This typographic campaign communicates information about the misunderstood culture of Metalheads, hosted by typography library Monotype. The aims of this campaign are to evoke better cultural understanding and celebrate diversity through the power of type.
Metalheads: typically a group of fans or musicians who listen to heavy metal music. This chosen culture creates a subjective tone to the campaign, however the taboo stereotypes of the culture is unexpected and thought provoking to the audience.
Metalheads stereotypes: drunkards, fighters, intimidating, go against mainstream society, satanic and distasteful. Most metalheads are in fact socially and politically aware of their surroundings, and most heavy metal music consists of intellectual topics and opinions.
This campaign’s target audience is generation X and Y, from ages 18 to 50 years old; people who have engaged with the culture in some way, whether that be at bars, concerts, on the street or online. The campaign will encourage the audience to be more open-minded about the culture, it’s aesthetics and beliefs and highlights that most metalheads have intelligent, philosophical and poetic qualities.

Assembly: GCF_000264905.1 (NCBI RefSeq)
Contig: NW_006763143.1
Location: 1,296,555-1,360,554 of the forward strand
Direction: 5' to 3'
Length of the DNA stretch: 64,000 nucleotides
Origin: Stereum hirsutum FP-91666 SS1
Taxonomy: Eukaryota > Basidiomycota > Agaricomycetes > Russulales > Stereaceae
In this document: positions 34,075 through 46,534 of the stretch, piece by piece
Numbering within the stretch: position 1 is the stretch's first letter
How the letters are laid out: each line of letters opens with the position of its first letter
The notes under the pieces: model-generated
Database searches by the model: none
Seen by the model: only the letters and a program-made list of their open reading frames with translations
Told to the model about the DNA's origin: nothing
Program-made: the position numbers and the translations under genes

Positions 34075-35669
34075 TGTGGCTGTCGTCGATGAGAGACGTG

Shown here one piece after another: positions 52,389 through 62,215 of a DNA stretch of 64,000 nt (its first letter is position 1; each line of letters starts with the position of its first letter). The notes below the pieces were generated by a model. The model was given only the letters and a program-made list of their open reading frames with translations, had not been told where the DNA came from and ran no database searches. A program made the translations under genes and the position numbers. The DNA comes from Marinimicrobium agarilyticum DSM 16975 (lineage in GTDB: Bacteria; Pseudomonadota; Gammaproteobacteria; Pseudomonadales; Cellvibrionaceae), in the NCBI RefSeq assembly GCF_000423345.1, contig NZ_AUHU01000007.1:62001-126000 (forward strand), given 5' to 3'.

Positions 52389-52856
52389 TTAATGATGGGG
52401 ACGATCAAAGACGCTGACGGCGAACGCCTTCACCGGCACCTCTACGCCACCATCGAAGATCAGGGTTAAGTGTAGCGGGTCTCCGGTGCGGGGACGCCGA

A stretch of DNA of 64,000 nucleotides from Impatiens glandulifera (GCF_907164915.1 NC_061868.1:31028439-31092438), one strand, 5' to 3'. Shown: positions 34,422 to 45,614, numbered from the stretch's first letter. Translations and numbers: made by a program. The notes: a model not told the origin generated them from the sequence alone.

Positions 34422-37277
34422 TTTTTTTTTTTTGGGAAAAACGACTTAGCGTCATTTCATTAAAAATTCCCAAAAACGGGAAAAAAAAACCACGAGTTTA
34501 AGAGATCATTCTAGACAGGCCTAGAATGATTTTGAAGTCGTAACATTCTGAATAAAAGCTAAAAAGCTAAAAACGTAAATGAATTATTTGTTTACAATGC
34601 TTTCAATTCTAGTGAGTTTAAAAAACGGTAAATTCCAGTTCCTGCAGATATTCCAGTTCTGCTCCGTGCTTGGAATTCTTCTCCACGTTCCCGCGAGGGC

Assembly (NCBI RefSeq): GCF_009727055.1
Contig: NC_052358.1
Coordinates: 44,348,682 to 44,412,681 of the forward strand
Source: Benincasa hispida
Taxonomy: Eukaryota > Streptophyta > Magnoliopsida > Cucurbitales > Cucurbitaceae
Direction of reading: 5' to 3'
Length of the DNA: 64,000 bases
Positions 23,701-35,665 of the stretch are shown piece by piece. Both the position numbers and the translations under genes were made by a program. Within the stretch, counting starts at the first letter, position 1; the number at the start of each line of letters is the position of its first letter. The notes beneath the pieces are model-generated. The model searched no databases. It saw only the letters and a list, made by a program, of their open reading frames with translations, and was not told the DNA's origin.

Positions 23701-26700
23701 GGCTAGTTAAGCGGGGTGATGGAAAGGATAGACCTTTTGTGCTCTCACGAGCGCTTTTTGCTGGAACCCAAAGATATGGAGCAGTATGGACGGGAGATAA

The 3D pyramids imitate stud jewels, typically associated with Metalhead fashion. Each pyramid spells out different contrasting words from different viewpoints, highlighting that most Metalheads share common interests with society.
A decorative serif was used in black to represent the harsh stereotypical statements made by people judging metalheads: “Gloomy”, “Strange” and “Scary”, gives a subtle nod to gothic imagery and embodies the sterotyping nature of these words. A sans serif understated and practical font was used in red to represent ordinary nouns that characterise people within society: “Thrill seekers”, “Tea drinkers” and “Chick flick viewers”.
The Metal Match app groups songs into categories of themes like morals, politics and history to help the audience understand and contextualise heavy metal. The app also delivers the cultures latest news, interviews and gigs, providing further information about the culture. The app can be accessed through the QR code on the poster. The website banner consists of photos of the poster showing different perspectives to reveal the contrasting words displayed on the Ticketmaster website, and music related sites that the audience will likely to visit.